It’s been nearly a week since the death of David Bowie, and after the initial shock and grief at his passing, a lot of us have acclimatised to this new Bowie free world. I know some people will still say “Oh come on, get a grip”, but I actually feel like some distant relative has died. Maybe a cool bohemian uncle I haven’t seen in a while, but still somebody who has always been there in the background. Bowie’s music quietly changed my life, way back when I was all teenage and impressionable. We can debate how original or not he was at various points in his career, but there wasn’t really anybody like him; at least no one who was like him who was that huge. I can’t even find words to do him justice right now, except this tawdry ramble. Even a 17 year old in my first class this morning knew who he was, and she wasn’t happy about the news either.
You see, Bowie was a huge, important element that we took for granted, like the sun at the centre of the pop culture solar system. It’s a lot darker now he’s gone, and it’s only now we can see how much his work impacted on multiple music genres (and that’s before we consider his contribution to the other arts over the years, particularly his presence in film and fashion and broader cultural impact. He wasn’t lauded among lesbian, gay and transgender circles just because he once wore a dress and makeup. Nobody did that back then, but Bowie kept on doing it, because he wanted to and because it suited his current vision, and why the hell not. Through those bold statements he made a message clear: that it is ok to be different, and as some of us are by default, that’s a powerful and liberating message. He inspired many of us to walk our own path and do it to our own beat, regardless of the naysayers.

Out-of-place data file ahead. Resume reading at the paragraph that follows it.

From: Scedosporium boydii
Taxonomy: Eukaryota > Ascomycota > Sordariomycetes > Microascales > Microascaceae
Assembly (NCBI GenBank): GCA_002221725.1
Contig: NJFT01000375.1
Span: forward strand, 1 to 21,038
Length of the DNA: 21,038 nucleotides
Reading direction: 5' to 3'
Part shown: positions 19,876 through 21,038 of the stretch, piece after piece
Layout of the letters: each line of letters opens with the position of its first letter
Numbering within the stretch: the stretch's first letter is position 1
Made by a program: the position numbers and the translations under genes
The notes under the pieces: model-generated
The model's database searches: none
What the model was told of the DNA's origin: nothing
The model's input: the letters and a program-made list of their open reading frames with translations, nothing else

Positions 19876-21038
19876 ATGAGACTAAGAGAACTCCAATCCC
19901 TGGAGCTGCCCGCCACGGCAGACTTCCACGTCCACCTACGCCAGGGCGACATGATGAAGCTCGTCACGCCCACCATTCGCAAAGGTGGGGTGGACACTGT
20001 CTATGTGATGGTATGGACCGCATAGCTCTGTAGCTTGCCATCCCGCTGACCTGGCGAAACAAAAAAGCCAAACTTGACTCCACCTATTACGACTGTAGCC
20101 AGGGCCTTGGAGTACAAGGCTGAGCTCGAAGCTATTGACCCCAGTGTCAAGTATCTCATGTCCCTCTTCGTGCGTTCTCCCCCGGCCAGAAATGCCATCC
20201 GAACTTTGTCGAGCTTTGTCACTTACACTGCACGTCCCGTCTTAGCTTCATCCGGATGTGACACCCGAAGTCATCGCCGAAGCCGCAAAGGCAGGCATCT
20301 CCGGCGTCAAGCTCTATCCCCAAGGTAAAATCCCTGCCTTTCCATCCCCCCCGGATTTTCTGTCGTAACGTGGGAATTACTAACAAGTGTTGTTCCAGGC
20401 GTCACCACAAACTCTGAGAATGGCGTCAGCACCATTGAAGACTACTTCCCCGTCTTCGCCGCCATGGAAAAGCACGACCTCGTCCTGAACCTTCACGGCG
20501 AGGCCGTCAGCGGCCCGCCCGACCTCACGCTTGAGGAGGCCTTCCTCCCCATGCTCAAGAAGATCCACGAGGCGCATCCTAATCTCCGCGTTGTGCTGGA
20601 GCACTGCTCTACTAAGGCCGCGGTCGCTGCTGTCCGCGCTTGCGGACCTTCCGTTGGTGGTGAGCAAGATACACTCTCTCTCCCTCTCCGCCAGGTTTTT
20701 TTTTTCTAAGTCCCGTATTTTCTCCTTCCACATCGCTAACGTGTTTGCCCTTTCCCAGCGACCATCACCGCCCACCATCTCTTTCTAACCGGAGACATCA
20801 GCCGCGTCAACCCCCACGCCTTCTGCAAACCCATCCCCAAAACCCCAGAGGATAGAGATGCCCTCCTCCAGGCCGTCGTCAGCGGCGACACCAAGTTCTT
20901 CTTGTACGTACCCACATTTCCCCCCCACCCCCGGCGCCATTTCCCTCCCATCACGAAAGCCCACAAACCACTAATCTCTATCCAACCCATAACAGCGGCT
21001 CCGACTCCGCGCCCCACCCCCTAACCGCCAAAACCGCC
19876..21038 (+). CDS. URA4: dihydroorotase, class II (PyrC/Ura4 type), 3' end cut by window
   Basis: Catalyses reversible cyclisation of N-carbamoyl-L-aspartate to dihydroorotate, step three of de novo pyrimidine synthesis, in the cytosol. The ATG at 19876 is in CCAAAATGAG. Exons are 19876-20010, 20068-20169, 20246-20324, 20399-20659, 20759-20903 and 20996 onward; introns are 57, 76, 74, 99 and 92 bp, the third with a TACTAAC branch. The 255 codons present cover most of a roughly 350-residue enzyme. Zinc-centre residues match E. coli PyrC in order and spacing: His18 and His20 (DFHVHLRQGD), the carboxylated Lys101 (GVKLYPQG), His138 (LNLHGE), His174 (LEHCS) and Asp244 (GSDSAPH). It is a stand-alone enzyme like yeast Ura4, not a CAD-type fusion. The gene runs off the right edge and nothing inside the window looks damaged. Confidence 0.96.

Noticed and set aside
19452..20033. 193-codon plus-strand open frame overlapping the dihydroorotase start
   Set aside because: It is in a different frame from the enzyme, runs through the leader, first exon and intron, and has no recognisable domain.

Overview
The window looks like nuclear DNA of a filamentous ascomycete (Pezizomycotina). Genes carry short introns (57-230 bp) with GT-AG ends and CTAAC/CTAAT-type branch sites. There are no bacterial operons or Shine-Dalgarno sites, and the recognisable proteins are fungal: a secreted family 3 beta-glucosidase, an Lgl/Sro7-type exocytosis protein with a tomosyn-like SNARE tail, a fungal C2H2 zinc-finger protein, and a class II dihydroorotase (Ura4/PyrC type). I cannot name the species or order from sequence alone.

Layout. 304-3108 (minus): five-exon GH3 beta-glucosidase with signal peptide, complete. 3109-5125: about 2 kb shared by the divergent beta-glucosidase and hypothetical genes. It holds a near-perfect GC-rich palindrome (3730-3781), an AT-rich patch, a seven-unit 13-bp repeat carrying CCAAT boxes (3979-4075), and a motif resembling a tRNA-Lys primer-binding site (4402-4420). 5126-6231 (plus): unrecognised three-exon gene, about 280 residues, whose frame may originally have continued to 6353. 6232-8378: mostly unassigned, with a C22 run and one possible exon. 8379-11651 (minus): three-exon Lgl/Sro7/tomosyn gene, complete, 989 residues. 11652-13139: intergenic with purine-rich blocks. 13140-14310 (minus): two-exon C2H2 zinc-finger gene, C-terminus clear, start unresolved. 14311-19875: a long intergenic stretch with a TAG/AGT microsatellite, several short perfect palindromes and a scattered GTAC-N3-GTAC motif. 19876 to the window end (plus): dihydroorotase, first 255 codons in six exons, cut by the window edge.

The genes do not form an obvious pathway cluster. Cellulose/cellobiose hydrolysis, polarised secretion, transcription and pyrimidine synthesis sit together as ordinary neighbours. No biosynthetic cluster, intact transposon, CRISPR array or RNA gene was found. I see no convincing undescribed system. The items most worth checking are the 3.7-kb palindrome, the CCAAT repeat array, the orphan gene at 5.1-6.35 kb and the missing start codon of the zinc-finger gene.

His musical journey alone has been quite a ride. From wannabe Mod in mid ‘60s London, to the early singles (including a personal favourite in “I can’t help thinking about me”), to his first top ten hit in 1969 with ‘Space Oddity”, heralding something new and strange as NASA pushed the boundaries out in space; meanwhile Bowie was aiming to reach new inner worlds in his and our personal space. On to the Glam Rock years and the audacious character of Ziggy Stardust and his band The Spiders from Mars; science fiction camp with raw stomping tunes. But unlike his friend and contemporary Marc Bolan, Bowie didn’t stagnate in a tired genre cul-de-sac, as Glam had become by 1975. He instead embraced what he called ‘plastic soul’, taking his cues from American soul music and reinventing himself on the album Young Americans. Soon after there was another reinvention: the introduction of the nihilistic Thin White Duke on Station to Station, followed by his experimental ‘clean up’ period recorded in Berlin with Brian Eno (Low, “Heroes” and Lodger). Into the ‘80s with the deliberately commercial but brilliant Scary Monsters (and Super Creeps) and the huge singles “Ashes to Ashes”, and “Fashion”, sounding like another new dawn, unlike anything else in the charts, practically inventing New Romanticism and taking the New Wave somewhere even more new. Through to his huge commercial year, 1983, when his re-issues dominated the UK album chart and the new album Let’s Dance reaching No.1 all over the world, with the title single doing the same. Despite (or perhaps because of) the commercially constructed hits like “China Girl” and “Modern Love”, Bowie hit a creative block, that was to produce two mediocre albums in Tonight and Never let Me Down, before his arguable creative renaissance with the band Tin Machine. Soon after, with this increased vitality, came four more studio albums throughout the ‘90s, testing musical avenues as unlikely as Industrial and Drum and Bass music on the Earthling album, and two more albums into the first decade of the 21st Century. However, Bowie’s quiet retirement from live performance then led to an unannounced retirement from recording; with his 2003 album Reality looking increasingly like it might be his last. But Bowie returned, without fanfare, with the excellent The Next Day in 2013, and now, three years later, his epitaph, the astounding Blackstar. As a recent review said, for a 69 year old to be referencing modern Hip-Hop elements is remarkable, but not so for Bowie; we expected it of him, He was a true artist and true artists are interested in the next stage of their exploratory journey, not the past. So it was with him to the very end. He also chose his collaborators very astutely; people who would help him achieve his vision. From Mick Ronson to Robert Fripp, through Eno and Gail Ann Dorsey, he surrounded himself with talents that could make his music work, and who marvelled at Bowie’s creative lead.